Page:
Log rolling | Restaurant Reviews | Halifax, Nova Scotia | THE COAST

The bûche de noël, or Yule log, is a show-stopping Christmas dinner finale especially popular with people who aren’t crazy about the traditional Christmas dried-fruit-and-booze-laden cakes and puddings. Made of cream-filled sponge cake, covered with chocolate icing and fancifully decorated, it’s sure to impress—and to taste much better than the original wooden version.

Historically a fixture at pre-Christian winter solstice celebrations in Britain and Europe, the burning of the Yule log symbolized the return of the sun, new beginnings and good luck. When Christian tradition took over, it came to symbolize the birth of Christ. As stoves and furnaces began to replace fireplaces, however, the tradition began to die out. A French chef replaced the tree branch with a fanciful version made of cake and candy, and a new tradition was born.

Today, Yule log recipes abound in cookbooks and on gourmet websites, so it’s possible to cater to just about any taste. Think about what you and your guests will enjoy the most, and you can probably find a recipe—or fine tune one—to suit your purposes.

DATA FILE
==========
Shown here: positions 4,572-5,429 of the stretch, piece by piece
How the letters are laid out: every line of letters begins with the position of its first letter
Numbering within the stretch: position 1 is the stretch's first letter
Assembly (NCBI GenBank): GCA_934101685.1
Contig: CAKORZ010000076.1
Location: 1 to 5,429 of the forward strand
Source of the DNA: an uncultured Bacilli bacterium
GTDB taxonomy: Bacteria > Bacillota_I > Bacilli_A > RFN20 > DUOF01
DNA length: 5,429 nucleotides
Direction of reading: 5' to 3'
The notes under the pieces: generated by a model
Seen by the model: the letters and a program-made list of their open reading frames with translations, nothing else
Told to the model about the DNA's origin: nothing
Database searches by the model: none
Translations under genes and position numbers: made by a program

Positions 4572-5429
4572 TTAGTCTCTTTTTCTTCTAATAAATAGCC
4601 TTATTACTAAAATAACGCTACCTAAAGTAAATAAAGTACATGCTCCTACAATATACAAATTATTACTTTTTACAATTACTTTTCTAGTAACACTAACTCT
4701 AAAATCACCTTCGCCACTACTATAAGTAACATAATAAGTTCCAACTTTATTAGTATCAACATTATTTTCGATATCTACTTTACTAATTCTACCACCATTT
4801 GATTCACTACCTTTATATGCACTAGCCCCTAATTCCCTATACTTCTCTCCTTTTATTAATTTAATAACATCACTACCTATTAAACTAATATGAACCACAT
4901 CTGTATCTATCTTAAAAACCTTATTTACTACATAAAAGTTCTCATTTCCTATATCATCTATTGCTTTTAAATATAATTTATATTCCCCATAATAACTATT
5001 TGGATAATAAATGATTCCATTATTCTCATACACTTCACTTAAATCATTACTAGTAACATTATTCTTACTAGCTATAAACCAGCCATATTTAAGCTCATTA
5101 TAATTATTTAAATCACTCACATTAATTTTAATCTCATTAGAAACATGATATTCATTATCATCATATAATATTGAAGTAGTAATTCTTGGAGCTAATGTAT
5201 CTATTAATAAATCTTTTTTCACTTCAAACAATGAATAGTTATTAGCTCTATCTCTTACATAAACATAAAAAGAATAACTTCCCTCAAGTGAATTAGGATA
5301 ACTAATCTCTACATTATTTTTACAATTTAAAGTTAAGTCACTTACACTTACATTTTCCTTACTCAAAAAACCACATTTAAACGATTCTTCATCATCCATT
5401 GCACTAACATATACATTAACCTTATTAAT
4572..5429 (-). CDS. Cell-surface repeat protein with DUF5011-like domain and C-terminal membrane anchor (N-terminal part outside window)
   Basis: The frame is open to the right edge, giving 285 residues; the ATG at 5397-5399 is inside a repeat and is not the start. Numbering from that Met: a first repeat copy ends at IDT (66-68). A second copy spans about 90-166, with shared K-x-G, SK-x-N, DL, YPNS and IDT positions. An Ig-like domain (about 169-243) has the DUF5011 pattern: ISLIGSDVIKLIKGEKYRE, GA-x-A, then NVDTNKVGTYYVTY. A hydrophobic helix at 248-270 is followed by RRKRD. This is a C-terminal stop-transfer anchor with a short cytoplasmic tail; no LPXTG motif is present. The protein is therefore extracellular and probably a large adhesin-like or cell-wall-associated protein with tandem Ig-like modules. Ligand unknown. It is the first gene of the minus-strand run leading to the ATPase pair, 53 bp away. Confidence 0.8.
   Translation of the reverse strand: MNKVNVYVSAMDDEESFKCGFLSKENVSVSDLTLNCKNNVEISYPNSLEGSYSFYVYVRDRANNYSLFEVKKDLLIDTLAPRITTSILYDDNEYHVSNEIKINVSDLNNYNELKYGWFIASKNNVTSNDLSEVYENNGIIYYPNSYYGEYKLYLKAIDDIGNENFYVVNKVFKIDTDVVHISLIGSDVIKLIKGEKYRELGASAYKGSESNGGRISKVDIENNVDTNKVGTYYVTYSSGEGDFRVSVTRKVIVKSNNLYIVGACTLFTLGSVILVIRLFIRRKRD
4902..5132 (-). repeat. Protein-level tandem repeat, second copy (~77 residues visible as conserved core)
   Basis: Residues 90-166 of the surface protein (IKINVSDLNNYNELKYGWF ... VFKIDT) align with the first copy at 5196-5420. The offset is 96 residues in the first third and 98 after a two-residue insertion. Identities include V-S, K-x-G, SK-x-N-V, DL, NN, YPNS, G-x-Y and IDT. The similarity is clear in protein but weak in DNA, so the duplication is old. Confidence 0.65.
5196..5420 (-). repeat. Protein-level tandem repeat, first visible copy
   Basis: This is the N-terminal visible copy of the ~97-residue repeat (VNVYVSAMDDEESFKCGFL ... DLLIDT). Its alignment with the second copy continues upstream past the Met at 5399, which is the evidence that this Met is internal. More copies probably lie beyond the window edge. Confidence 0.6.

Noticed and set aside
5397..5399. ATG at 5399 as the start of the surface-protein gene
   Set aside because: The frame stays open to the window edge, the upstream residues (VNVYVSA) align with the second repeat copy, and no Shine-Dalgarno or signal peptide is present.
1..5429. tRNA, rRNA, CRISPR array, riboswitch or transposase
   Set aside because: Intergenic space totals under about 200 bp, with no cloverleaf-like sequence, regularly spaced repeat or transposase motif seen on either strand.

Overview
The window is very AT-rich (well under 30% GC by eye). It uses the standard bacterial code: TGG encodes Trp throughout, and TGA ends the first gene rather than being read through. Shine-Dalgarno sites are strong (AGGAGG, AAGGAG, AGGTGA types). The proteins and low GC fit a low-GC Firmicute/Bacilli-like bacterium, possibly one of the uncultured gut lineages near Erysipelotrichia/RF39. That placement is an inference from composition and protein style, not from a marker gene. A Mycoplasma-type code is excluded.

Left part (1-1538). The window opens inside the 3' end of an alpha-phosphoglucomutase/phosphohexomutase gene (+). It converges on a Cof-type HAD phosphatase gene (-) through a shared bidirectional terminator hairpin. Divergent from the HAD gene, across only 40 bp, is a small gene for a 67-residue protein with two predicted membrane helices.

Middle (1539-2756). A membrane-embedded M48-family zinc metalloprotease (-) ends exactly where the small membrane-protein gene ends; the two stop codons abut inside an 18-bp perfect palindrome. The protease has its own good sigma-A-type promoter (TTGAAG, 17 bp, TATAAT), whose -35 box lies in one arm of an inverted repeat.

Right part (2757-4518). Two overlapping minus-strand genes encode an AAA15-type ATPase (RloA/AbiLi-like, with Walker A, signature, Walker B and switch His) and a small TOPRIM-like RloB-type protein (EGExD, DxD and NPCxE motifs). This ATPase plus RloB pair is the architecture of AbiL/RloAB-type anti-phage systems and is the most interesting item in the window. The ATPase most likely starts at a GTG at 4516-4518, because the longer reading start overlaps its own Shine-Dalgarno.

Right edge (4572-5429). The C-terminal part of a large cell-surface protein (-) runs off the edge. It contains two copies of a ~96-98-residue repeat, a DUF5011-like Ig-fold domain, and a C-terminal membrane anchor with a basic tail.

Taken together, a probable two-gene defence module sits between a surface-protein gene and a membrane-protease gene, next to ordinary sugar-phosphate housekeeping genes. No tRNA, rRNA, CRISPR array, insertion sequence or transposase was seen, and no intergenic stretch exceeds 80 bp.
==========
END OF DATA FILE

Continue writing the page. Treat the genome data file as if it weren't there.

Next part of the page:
The cake is usually a sponge cake, or genoise, flavoured according to your preference and baked in a jelly roll pan, about the same size as a cookie sheet but with higher sides. Once baked, the cake is turned out and rolled up before it cools—this makes it easier to roll once it has been filled.

Possible fillings include custard, buttercream or fruit. Unroll the cake and spread on the filling, leaving a border around the top edge and sides of the cake to allow for overflow. Re-roll the cake and place it, seam side down, on a serving platter. Slice ends diagonally and position the cut pieces on the log to resemble branches. Ice the cake with a rich chocolate icing or ganache, and drag the tines of a fork through the icing so it resembles tree bark.

Embellish your yule log with a dusting of powdered sugar, real holly leaves and berries, sugared fruit and leaves, fanciful marzipan fruits, or the traditional accompaniment, mushrooms made of meringue and chocolate. After all your hard work, consider putting the cake to work too—a masterpiece like this can easily serve double duty as centerpiece and dessert.

Check out www.epicurious.com/recipes/recipe_views/views/104507 for a basic Yule log recipe.

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